A 73-year-old man was found guilty of child ra-e, child molestation, and possession of child po-nography and sentenced to 43 years in prison, but little did he know he would end up in the same cell as the older brother of one of his victims.
Robert, the child abuser, was placed in the same cell as Shane, the 25-year-old. Shane did not immediately recognize that his new cellmate was actually his sister’s abuser, and when he figured out later who Robert was, he was outraged and tried his best to control his emotions. He even said that he approached prison staff in an office to ask them to assign him a different cellmate but was told to leave.
But eventually, Shane buckled under the pressure and was captured on surveillance camera punching, kicking, and stomping on Robert’s head. Robert died as a result of the attack, and Shane has been charged with first-degree murder in connection with his death.
An investigation into the inmate’s murder was conducted, showing there was little the guards could have done to prevent the killing. But the main question was why the authorities placed Shane and Robert in the same cell.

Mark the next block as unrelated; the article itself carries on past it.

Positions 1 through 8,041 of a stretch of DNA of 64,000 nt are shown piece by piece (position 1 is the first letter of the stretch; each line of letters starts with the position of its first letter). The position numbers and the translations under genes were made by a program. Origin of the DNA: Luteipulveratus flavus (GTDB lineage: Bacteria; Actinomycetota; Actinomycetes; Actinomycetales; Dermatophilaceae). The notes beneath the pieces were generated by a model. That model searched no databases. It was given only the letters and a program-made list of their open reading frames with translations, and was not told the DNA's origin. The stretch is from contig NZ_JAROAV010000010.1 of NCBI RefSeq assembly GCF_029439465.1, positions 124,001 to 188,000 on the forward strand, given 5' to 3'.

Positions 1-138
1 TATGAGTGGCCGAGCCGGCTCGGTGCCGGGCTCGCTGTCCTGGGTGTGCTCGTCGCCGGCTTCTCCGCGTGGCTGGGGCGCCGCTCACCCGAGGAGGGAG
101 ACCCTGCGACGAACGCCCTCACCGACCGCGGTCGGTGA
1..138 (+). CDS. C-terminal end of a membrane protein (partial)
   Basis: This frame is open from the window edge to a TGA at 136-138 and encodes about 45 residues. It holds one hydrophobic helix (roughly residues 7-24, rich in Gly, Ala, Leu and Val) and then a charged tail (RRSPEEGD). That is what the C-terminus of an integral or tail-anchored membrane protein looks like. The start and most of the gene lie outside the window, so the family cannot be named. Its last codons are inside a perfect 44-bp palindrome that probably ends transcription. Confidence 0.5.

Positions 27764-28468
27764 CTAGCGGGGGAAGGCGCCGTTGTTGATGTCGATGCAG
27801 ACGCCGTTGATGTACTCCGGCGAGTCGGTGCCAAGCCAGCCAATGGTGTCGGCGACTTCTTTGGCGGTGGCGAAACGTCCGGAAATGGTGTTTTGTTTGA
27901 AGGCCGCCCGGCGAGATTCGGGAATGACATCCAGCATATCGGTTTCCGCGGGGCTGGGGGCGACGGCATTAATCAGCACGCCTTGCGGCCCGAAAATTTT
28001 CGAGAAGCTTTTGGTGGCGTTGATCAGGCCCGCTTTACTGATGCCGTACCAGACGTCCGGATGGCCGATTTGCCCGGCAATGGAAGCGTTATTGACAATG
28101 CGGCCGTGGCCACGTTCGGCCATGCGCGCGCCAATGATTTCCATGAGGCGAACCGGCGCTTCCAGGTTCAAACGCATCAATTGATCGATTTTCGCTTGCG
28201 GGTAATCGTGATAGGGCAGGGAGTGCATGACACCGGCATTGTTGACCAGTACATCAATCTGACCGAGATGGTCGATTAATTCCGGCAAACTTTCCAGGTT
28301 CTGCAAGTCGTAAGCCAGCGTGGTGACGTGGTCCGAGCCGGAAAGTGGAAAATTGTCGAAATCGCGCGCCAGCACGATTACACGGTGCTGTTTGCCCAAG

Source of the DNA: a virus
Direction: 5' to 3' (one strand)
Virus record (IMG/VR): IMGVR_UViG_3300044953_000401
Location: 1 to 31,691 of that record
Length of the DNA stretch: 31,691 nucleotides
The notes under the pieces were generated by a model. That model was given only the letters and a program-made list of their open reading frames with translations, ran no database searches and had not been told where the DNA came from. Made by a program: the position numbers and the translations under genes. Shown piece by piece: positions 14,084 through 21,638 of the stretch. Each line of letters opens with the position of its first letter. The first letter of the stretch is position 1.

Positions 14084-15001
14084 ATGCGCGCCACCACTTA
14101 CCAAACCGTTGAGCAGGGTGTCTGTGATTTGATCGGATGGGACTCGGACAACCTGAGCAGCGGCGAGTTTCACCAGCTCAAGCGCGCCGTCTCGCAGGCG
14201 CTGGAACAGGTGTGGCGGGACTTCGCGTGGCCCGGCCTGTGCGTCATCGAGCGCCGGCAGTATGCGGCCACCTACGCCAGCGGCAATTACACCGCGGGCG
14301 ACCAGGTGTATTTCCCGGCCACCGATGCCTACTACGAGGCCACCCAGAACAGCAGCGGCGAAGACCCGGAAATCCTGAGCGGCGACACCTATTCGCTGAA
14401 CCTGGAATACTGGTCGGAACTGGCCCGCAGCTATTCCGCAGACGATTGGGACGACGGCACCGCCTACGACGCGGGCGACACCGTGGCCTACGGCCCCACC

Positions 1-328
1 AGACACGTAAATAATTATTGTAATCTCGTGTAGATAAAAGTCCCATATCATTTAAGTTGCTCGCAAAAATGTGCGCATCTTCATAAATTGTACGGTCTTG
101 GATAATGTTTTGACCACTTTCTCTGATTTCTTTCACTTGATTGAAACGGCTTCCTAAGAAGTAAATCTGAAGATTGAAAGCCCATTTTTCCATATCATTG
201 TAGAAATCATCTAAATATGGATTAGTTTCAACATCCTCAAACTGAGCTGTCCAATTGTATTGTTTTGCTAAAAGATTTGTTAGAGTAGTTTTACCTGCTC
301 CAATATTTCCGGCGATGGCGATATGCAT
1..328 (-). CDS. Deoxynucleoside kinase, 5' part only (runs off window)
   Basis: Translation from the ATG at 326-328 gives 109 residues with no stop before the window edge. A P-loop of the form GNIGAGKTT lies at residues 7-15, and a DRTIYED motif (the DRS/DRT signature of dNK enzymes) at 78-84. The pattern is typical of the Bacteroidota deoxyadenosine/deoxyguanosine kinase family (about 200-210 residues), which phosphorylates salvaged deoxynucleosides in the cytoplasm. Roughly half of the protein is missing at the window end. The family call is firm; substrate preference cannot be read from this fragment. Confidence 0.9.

An agency spokeswoman stated that the state’s Department of Corrections’ internal investigation found that Shane had not mentioned Robert during his intake screening at the prison, and none of the documents reviewed as part of the cell assignment process indicated a conflict between the two.
The report also stated that “there is no evidence suggesting that screening staff should have known about the conflict between Shane and Robert.” The report noted that the girl identified by Shane as his sister goes by a different last name, as does Shane’s mother. This further complicated any effort to screen for family relationships.
The DOC stated that all agency protocols appeared to have been adhered to in the events leading up to Robert’s death. “While the independent investigation found the department properly followed all procedures in place to protect our incarcerated population, this is an unfortunate and complicated incident, and we are always reviewing procedures to identify areas for improvement.”